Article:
Kenrick — A Conversation with Kenrick Mark Coleman Features Eric Neal

Kenrick Mark Coleman
9 min readOct 13, 2019


The Kenrick Mark Coleman Foundation

Kenrick — A Conversation with Kenrick Mark Coleman Features Eric Neal

1. Tell us a little about yourself.

My name is Eric Richard Neal. I was born in southside Belize City. My parents are Eric Gilbert Neal and Elaine Peters Arnold and I am the sixth of seven children. I am married to Nicole Arias Neal and we have one daughter Artesha Arias Neal.

I graduated from St. John’s College in May 1999 and St. John’s College Junior College in June 2001 where I obtained an Associate’s Degree in General Studies. In August of that year, I was hired to teach English, Social Studies and Physical Education. Upon the expiration of my contract in August 2002, I decided to seek employment at the Belize Central Prison as a corrections officer. During my tenure, I was promoted to the rank of Grade One Officer and I held numerous appointments primarily: Records Clerk, Inmate Welfare Officer, Officer in Charge of Boot Camp, and Officer in Charge of Remands Section for Team II. On the advice of my superiors and other retired members of the BDF, I decided to sit the Officer Cadet Selection in January 2004 where I was selected as a Cadet.

On 15th February 2004, I resigned from the Prison and enlisted in the BDF. By March 28th I was in Guyana, South America attending basic officer’s course at Colonel Ulrich Pilgrim Officer Cadet School and I was commissioned to the rank of Second Lieutenant on the 26th November 2004. Since my return, I have held sixteen offices/posts within the BDF notably: Force Junior Finance Officer, Force Quartermaster, Youth Programs Coordinator CYDP, Force Junior Adjutant, Officer Commanding Alpha Company, Officer Commanding Training Company, Force Finance and Logistics Officer (twice), Inspector General Ministry of National Security, and for 12 ½ years I was the ADC to the Governor-General of Belize. I have attended numerous courses namely: Quartermaster Course in Fort Lee Virginia (Outstanding Student Award), Junior Command and Staff Course (Superior Rating), Defence Resources Management, and International Logistics Officer Course.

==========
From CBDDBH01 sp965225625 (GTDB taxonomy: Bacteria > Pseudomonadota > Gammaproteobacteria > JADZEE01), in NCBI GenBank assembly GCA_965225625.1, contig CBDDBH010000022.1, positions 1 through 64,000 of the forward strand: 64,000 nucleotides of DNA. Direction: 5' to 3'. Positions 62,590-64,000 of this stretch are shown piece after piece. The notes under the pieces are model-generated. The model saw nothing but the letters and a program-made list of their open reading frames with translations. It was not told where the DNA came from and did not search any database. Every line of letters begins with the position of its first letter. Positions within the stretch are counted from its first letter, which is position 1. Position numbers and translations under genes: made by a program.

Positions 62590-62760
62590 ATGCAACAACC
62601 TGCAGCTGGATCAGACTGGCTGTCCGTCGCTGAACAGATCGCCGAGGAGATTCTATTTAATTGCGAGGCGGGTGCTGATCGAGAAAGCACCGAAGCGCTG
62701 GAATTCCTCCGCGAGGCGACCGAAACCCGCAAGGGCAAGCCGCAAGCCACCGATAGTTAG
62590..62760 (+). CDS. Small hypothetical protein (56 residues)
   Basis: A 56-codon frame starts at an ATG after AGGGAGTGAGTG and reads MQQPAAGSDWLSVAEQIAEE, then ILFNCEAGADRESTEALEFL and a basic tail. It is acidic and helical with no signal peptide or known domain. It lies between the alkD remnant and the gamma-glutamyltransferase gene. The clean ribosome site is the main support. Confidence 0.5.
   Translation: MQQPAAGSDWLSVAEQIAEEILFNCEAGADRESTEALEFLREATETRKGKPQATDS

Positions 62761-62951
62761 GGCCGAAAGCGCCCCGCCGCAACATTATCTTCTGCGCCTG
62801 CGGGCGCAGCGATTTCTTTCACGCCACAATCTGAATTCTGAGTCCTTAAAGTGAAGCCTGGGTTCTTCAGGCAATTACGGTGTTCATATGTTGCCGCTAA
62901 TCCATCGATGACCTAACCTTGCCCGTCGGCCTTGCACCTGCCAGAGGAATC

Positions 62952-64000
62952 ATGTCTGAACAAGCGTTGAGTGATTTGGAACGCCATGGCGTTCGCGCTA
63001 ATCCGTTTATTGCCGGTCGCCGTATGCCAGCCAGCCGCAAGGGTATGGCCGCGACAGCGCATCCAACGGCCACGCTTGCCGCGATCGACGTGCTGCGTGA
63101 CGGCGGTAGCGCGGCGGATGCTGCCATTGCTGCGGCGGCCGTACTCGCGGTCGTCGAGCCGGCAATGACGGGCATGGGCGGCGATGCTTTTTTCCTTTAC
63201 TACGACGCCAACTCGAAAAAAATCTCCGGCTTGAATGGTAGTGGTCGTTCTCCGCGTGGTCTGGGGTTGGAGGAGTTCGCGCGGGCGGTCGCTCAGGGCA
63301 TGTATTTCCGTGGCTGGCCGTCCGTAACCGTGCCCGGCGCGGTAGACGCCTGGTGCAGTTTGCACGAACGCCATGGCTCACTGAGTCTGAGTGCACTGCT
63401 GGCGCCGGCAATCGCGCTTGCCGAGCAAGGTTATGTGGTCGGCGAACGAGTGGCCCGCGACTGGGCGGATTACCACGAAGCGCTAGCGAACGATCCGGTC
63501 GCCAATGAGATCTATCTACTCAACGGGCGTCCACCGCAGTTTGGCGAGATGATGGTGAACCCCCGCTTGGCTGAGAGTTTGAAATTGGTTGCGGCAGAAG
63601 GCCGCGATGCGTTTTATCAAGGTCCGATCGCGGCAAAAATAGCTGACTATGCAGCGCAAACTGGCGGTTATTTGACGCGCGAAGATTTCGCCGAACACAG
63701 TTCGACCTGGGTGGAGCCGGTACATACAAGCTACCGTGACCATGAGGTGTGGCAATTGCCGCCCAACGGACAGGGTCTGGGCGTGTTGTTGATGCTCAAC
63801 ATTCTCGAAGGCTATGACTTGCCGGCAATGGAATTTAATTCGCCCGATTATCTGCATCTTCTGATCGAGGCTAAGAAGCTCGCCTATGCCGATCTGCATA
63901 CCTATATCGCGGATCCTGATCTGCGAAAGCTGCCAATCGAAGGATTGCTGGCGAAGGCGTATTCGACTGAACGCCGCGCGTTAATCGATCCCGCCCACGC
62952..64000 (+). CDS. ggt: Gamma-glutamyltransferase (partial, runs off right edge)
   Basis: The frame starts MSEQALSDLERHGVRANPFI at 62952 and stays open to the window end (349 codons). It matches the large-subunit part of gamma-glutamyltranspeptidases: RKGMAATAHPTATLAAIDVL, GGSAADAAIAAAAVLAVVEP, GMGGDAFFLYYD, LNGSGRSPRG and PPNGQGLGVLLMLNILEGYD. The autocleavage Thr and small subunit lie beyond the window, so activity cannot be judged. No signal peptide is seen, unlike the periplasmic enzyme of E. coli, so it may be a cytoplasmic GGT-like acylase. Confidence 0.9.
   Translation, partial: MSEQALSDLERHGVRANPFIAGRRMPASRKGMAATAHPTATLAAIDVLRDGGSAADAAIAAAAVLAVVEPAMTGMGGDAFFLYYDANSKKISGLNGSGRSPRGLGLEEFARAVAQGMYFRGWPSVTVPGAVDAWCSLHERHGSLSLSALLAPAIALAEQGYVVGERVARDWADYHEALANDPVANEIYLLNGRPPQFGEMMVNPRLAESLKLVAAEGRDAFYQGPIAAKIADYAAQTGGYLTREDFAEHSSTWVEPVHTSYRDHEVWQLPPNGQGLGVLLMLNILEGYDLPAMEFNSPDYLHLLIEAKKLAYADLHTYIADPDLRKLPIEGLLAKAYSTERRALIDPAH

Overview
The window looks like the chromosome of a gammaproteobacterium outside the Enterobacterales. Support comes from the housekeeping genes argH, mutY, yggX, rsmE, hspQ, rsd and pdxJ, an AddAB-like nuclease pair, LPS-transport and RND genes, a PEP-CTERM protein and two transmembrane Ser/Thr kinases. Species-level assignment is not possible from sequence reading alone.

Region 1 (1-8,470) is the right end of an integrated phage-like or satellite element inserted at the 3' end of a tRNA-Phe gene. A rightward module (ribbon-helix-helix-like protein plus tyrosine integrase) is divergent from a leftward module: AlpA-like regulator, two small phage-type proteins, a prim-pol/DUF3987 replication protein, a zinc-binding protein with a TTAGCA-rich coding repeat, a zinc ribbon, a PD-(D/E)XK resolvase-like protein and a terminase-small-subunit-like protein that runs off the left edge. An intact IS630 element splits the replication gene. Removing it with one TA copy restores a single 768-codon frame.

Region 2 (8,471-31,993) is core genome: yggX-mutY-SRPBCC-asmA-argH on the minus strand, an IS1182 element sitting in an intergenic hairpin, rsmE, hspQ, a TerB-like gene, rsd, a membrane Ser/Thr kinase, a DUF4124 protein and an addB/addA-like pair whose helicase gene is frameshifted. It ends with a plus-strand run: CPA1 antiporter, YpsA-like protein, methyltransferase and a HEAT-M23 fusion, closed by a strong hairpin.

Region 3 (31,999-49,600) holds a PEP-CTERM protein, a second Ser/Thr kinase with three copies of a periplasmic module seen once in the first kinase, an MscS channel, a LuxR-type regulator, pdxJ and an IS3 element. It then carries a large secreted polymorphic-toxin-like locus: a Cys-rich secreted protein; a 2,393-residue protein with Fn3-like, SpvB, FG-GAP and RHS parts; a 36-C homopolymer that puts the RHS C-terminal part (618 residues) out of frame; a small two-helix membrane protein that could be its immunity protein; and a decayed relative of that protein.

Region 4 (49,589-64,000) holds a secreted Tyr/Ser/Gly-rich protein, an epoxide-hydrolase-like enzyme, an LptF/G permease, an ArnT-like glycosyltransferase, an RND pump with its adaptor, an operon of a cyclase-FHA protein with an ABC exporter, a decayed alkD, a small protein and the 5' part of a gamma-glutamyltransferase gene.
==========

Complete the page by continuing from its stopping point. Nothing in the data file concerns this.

I was also the Vice President of the PTA and a member of the Board of Management for Ladyville Technical High School. I was also a member of the Dispute Committee for the Belize Cricket Association and an Adjunct Lecturer, in College English, at the University of Belize. I am currently a Major and the Chief Scout of the Scout Association of Belize.

I hold a BA in English (Magna Cum Lude) from the University of Belize, an MA in Strategic Security Studies (Honors), and a War College Diploma in International Security and Combatting Terrorism from the College of International Affairs, National Defence University, Washington DC. I have also participated in several conferences where I presented on my thesis entitled “Indigenous People in Belize: Guaranteeing Rights and Security for All,” and on a research paper entitled “Iron Block: using Indigenous Land Appreciation to counter Incursions”.

2. You recently completed your Master’s Degree in the USA. What do you believe is important in this your role?

In June 2017 I graduated from the College of International Affairs, National Defense University in Washington DC with an MA in Strategic Security Studies (Honors) and a War College Diploma in International Security and Combatting Terrorism. I believe that it is important for me to remember where my loyalty lies. It is easy to become frustrated and flustered with the way things are in Belize; however, if one is dedicated to the overall success of the nation, he or she will do all to ensure Belize succeeds. I am a servant of my people and though I believe my skills, to this point, are not being used sufficiently, I perform to the best of my ability wherever my superiors see fit. It is not about what I want but what is in the best interests of Belize. When I cease to believe in that position I will do the honourable thing and resign.

3. Tell us more about your academic life at this University? How did you receive the scholarship? Why did you choose this particular University? When did you commence studies? What subject areas are focused on? What’s your relationship like with fellow students?